Without the benefit of heart-pounding foot chases or the ring of gunfire chasing the hero into shadows, it is difficult to produce a convincing, edge-of-your-seat thriller. The Call seems to have no problems capturing the very definition of what it means to be enticed into the ins and out of an intelligent thriller.  

The operation and demands of a 911 call center takes dedication and complete focus. Jordan Turner (Halle Berry) never realized just how much the job could affect a person until six months ago – when she made a distracted fatal error on a 911 call. After the call is disconnected, she re-dialed resulting in the kidnapping and death of a young teenage girl. Now, she is merely a teacher, the one who trains new 911 operators – a job that she feels “safe” in. Until now. Another call comes in that is taken by a newbie employee without the ability to properly handle the seriousness of the call prompting Jordan to take over. It’s from a blonde-haired teenage girl named Casey (Abigail Breslin). She was grabbed in the parking structure of a mall and stuffed into a trunk. Her phone is a disposable cell meaning the call center cannot track it to dispatch officers which leaves only Jordan as Casey’s one chance at escaping her captor. As Jordan’s past haunts her – in a case that mimics the one of six months past, Casey’s pleas for help ignite something inside Jordan; she’ll do anything to see her safely returned.  

Trailers of this film leave the impression that this will be just another good thriller in the tradition of Taken or any number of other cinematic productions that have come before it. After seeing it promoted in front of another movie, I thought it looked good and subsequently forgot about it. It wasn’t until my cousin called wanting to see something that I again remembered wanting to see this one. The common thread connecting this to the “average” film in the thriller genre is a kidnapping that is inter-woven into the lead character’s redemption. What is unique about the script is how gripping the movie is. It pulls us in within the first ten minutes and keeps pace throughout the entire run time.  

Instead of pulling viewer’s along on an adrenaline rush through narrow streets where bullets buzz past the protagonist, this thriller is more intellectual. Over half of the time we spend with the frightened Casey, compelling us to hope for a resolution that is anything but what continues to run through our minds and we “live” Casey’s paralyzing fear through Jordan’s point of view. Equally terrifying is young Casey’s perspective but where the audience “sees” what is happening to Casey, Jordan is blind to it. Instead of visuals, she can only speculate as to what is going on while hearing the screams of the victim and when she again hears the click on the other end of the line that is the moment when it begins clear how emotionally invested we are in this.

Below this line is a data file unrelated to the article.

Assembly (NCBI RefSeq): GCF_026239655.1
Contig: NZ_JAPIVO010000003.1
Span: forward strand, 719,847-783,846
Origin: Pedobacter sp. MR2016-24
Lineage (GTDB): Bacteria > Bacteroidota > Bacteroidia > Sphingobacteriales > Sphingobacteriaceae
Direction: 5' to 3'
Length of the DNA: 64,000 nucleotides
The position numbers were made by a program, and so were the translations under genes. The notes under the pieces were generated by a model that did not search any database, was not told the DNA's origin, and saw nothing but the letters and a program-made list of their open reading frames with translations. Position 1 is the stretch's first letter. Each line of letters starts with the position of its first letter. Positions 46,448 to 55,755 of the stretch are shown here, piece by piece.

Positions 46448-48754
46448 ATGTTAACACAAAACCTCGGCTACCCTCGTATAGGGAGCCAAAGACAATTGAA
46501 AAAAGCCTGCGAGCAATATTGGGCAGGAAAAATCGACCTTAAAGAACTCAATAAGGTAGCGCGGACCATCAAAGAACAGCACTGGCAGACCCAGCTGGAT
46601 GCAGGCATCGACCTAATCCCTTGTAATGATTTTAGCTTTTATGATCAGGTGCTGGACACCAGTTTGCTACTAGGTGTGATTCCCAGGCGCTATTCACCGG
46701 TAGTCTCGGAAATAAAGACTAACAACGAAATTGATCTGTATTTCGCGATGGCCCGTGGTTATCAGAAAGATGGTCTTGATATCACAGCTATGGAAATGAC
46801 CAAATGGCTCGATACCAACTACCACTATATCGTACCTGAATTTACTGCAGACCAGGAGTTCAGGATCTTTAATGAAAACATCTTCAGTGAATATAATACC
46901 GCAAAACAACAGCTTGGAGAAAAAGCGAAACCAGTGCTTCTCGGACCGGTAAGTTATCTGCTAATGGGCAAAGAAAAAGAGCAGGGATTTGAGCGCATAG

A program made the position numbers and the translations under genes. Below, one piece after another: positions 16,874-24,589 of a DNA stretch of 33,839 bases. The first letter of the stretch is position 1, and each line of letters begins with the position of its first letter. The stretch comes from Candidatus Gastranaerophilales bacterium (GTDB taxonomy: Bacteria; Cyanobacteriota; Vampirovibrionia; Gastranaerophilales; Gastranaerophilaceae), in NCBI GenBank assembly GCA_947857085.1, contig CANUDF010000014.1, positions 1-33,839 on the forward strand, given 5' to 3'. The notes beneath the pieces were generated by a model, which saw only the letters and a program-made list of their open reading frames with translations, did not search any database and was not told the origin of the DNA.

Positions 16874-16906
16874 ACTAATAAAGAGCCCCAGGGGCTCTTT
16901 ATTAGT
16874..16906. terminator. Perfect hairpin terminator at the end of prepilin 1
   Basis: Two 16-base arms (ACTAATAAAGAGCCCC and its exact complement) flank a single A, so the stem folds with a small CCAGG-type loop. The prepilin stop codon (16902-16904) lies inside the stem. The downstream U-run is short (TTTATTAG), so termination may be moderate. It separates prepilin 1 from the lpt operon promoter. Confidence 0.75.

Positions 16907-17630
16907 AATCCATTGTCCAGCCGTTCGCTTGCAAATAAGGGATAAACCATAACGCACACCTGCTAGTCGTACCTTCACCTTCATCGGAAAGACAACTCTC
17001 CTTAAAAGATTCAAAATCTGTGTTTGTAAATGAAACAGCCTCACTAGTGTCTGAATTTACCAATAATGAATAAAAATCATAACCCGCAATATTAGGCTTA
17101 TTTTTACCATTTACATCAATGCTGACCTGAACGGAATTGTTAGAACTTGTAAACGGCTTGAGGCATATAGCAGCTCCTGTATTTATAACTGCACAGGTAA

If there is one thing the movie skimps on, it’s the character development which is, for all intents and purposes, nonexistent. With such a concept, it didn’t bother me as a person in the audience. I was far too white-knuckled in an emotional battle rather than worrying over what motivated the killer to snatch Casey; a back-story that we are given drops hints yet never fully explains. Boasting a stupendous cast – including Breslin’s fabulous, realistic performance and Berry’s veteran talent molding Jordan into a surprisingly savvy woman (save for some ill decisions nearer the end! All of which directly contradict our impression of her until then) – there is little room for error despite the lack of “good” backgrounds on character’s whom we never really come to understand. Perhaps the biggest surprise of the movie is the lack of “graphic” or gory moments. It had the potential to be a kind of horror film and instead never abuses its rating from a violent standpoint even though it definitely needed that R-rating, it still seemed considerate of the boundaries.  

This is perhaps why the ending still isn’t quite what I’d have liked. On the one hand, I liked it because throughout you expect the worse, but I cannot help feeling as if it was too revenge fueled leaving some viewers with a bad taste. From the perspective of the protagonist, it’s easily accepted and we get a little rush just realizing that she has her justice – and I admit that is what we wish to think especially as someone who has little sympathy for the antagonist. The Call is interesting. It has a great suspense direction and a story that is surprisingly better than average.  

(Parental review: In an R-rated thriller, there are six documented F-words, I caught about four. Other minor profanities are present including sh*t, h*ll plus abuses of God’s name. A man scalps a girl [off-screen] and begins to make incisions to do the same to another [she has a small pool of blood on her forehead as a result]. A man rips off a girl’s shirt, leaving her in her bra [for several scenes] and he also sets a man on fire as well as hit another with a shovel and repeatedly stabs him; elsewhere people are nearly drowned, stabbed and a sequence of events take place in a “torture” underground hall of rooms. There is some innuendo laced conversation [including one or two crude sexual remarks from a teen] as well as a photo of siblings kissing on the lips. There are a couple of minor drug references.)